The sight was truly a melancholy one. In the words of Francis Leopold McClintock, “Shortly after midnight of the 25th May, when slowly walking along a gravel ridge which the winds kept partially bare of snow, I came upon a human skeleton, partly exposed, with here are there a few fragments of clothing appearing through the snow. The skeleton, now perfectly bleached, was lying upon its face; and it was a melancholy truth that the old Esquimaux woman spoke when she said, that they fell down and died as they walked along.” And yet this skeleton, remarkably enough, bore with it one of the most enigmatic documents in the whole Franklin mystery. In the words of Allen Young, who published his account in the Cornhill Magazine in 1860, “the Captain’s party found a human skeleton upon the beach as the man had fallen down and died, with his face to the ground; and a pocket-book, containing letters in German which have not yet been deciphered, was found close by."
Whose was this skeleton? And what were these letters? As it turns out, they were not written in German, although the mistake was understandable, given the frequent occurrence of words such as “Meht,” “Kniht,” and “Eht” – but on further examination, it was discovered that they were in fact in English, only written backwards. Why this would have been done is a difficult question – for my part, I can only suppose that there was some desire to conceal the contents of a sailor’s letters from his shipmates, whose rudimentary literacy would have made transposing the letters a daunting task.
The ownership of the letters posed yet another question; because among them was the seaman’s certificate of one Harry Peglar, they have been dubbed the “Peglar Papers” for years, and the name has stuck. McClintock’s description of the body, however, rules Peglar out; on its being turned over, the seaman’s uniform was found to be better preserved on the side that had faced the ground; his neckerchief was tied in the distinctive manner of a ship’s steward – something Peglar, a senior sailor with the title of “Captain of the Foretop,” would never have done. So the assumption now is that this must have been a friend of Peglar’s, carrying letters home for his since-deceased shipmate. An excellent candidate has been proposed in Thomas Armitage, who was the gun-room steward (servant of the junior officers) aboard HMS Terror, and had served alongside Peglar on several earlier voyages.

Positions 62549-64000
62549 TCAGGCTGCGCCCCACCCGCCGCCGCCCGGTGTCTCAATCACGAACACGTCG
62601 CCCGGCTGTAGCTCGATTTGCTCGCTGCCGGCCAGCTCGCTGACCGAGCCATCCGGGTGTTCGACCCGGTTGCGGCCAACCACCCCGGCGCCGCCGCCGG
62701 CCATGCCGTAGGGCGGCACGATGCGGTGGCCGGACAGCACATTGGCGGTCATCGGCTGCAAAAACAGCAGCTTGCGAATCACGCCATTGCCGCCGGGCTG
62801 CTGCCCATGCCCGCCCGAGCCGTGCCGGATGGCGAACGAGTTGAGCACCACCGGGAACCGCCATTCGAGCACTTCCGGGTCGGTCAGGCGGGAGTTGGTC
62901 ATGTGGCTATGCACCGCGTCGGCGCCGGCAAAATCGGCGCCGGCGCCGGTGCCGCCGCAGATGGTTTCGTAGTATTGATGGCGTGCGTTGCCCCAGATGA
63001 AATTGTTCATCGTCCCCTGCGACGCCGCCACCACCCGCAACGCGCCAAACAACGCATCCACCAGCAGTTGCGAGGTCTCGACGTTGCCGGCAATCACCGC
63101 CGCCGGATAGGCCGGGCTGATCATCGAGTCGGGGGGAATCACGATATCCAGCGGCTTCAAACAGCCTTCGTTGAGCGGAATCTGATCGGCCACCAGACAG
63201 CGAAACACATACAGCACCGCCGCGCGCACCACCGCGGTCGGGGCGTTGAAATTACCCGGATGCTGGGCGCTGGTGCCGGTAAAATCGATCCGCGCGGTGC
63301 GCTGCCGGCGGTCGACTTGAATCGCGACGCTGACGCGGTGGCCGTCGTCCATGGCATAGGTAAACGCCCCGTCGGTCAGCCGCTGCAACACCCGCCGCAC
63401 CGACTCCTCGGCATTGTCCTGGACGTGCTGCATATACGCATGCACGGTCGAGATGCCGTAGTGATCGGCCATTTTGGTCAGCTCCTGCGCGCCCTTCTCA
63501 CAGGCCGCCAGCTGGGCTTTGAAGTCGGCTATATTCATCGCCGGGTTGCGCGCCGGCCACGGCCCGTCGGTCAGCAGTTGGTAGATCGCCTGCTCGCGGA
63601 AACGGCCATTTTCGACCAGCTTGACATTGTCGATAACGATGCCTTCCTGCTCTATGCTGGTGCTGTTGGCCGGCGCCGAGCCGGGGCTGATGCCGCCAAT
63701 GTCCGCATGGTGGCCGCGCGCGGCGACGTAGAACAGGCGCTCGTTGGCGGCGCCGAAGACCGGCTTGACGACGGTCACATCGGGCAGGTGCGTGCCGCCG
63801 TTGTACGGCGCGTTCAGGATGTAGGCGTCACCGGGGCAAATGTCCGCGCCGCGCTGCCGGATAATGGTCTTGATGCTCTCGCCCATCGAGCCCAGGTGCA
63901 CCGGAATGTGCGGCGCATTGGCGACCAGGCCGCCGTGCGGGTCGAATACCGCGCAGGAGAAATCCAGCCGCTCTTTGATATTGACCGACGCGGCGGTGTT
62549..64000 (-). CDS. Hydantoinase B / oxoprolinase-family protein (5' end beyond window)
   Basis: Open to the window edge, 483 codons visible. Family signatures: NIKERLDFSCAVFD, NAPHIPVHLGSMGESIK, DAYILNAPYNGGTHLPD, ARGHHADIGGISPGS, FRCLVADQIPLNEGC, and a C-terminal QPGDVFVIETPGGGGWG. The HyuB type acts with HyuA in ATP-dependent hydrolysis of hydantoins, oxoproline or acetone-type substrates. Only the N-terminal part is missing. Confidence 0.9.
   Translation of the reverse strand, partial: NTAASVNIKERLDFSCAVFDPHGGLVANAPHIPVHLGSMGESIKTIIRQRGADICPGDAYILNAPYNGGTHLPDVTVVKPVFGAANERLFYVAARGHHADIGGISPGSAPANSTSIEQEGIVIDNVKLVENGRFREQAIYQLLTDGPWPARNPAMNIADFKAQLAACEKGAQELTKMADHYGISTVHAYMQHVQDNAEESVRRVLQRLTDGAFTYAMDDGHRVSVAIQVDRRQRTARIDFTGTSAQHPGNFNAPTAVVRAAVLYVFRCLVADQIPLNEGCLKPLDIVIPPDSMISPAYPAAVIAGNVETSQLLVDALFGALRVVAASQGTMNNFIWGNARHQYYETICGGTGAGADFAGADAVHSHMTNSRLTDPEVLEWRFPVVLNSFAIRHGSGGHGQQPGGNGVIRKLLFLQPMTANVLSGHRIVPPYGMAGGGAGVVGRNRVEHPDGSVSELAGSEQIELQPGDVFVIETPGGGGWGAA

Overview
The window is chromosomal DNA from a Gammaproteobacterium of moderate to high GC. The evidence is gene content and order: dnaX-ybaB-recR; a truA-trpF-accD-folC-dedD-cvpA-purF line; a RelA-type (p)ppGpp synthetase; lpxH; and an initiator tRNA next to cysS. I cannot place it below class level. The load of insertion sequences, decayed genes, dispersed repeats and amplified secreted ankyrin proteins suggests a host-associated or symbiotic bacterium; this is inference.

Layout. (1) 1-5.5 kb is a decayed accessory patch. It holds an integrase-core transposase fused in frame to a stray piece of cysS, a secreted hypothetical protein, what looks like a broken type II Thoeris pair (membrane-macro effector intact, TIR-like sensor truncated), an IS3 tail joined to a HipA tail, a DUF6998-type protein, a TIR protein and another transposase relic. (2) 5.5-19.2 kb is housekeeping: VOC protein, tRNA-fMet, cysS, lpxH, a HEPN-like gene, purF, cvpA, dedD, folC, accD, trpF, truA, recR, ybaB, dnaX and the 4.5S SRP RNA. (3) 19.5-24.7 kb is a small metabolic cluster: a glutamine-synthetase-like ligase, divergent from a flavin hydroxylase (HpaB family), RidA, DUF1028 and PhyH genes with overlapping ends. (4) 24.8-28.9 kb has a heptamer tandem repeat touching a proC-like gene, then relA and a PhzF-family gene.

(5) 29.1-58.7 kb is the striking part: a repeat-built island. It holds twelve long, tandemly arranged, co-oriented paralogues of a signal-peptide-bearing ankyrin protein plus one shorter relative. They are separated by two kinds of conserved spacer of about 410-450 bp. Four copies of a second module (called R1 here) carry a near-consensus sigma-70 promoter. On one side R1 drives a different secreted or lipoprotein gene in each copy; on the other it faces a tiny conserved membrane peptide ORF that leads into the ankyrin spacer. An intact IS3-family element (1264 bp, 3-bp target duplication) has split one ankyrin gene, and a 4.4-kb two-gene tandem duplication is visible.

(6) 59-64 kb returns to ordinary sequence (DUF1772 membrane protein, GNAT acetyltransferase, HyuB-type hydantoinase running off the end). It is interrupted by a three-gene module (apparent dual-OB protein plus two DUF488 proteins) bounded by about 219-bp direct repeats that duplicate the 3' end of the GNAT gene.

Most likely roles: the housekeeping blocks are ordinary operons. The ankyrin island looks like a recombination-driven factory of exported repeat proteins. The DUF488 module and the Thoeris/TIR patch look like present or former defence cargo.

Backwards writing, it turns out, is only one problem facing anyone who tackles these papers – the paper is blotched and foxed, and has heavy folds, along which in many places pieces of the paper have broken off. At some point, an attempt to darken the ink with a re-agent damaged parts of the writing, perhaps irretrievably. Most frustratingly of all, where they can be made out, the papers consist mostly of a sailor’s reminiscences of warmer climes, particularly in Cunamar, Venezuela, a source no doubt of pleasure while trapped on board an ice-bound ship in the Arctic zone, but of no value in solving the Franklin mystery, and offering scant insight into the state of mind of Franklin’s men.
Nevertheless, scattered about in these letters are passages which are highly suggestive of events on board the ships. Like many writers with limited literacy, Peglar (or Armitage) added in asides about current events right in the midst of the old stories he was recounting. Thus we have phrases such as “brekfest to be short rations,” “whose is this coffee,” and “the Terror camp clear,” which – if only we could know more of their context – would seem enormously significant. Mixed in with these, alas, we have ample shares of doggerel verse, including a mildly obscene parody of the poet Barry Cornwall’s well-known ditty “The Sea,” accounts of tropical parties and turtle soup, and a paean to someone’s dog.
The most intriguing passage of all is one identified early on as possibly having some reference to life on the ships just prior to their abandonment: “We will have his new boots in the middel watch ... as we have got some very hard ground to heave a... shall want some grog to wet houer wissel ... all my art tom for I dont think for ..r now clozes should lay and furst mend 21st night a gread.” The “new boots” are assumed to be boots such as those found by McClintock and other searchers, which had been modified onboard by the addition of nails or cleats – these were clearly meant for the sledge-haulers. “Hard ground to heave” may be a reference to hauling sledges – or perhaps to digging graves (one thinks of the sailor buried by Parry near Igloolik, in the clearing of whose grave six pickaxes were broken on the frozen gravel). The “21st night a gread” is most tempting of all; might this be the 21st of April 1848, four days before the amended record was left near Victory Point?
Richard Cyriax, the founding father of Franklin studies, spent weeks on the papers, and prepared a typewritten transcript of what he could make out which still accompanies them at the Caird Library of the National Maritime Museum in Greenwich. I myself have spent several days going over the original papers, which have been covered in archival gauze to preserve the fragile material, but have rarely been able to improve on Cyriax’s readings; some of the text readable to him has since faded away. It may be possible someday, by use of ultraviolet light or computer-enhanced imagery, to recover something of what’s now illegible, but even then, the enigmatic quality of these papers remains. Their writer never imagined that they would be among the very few written materials ever recovered from the Expedition, and there are uncertainties in their contents that will probably never be resolved. Nevertheless, they add a further sense of wonder to the larger mystery of the final fate of Franklin’s men.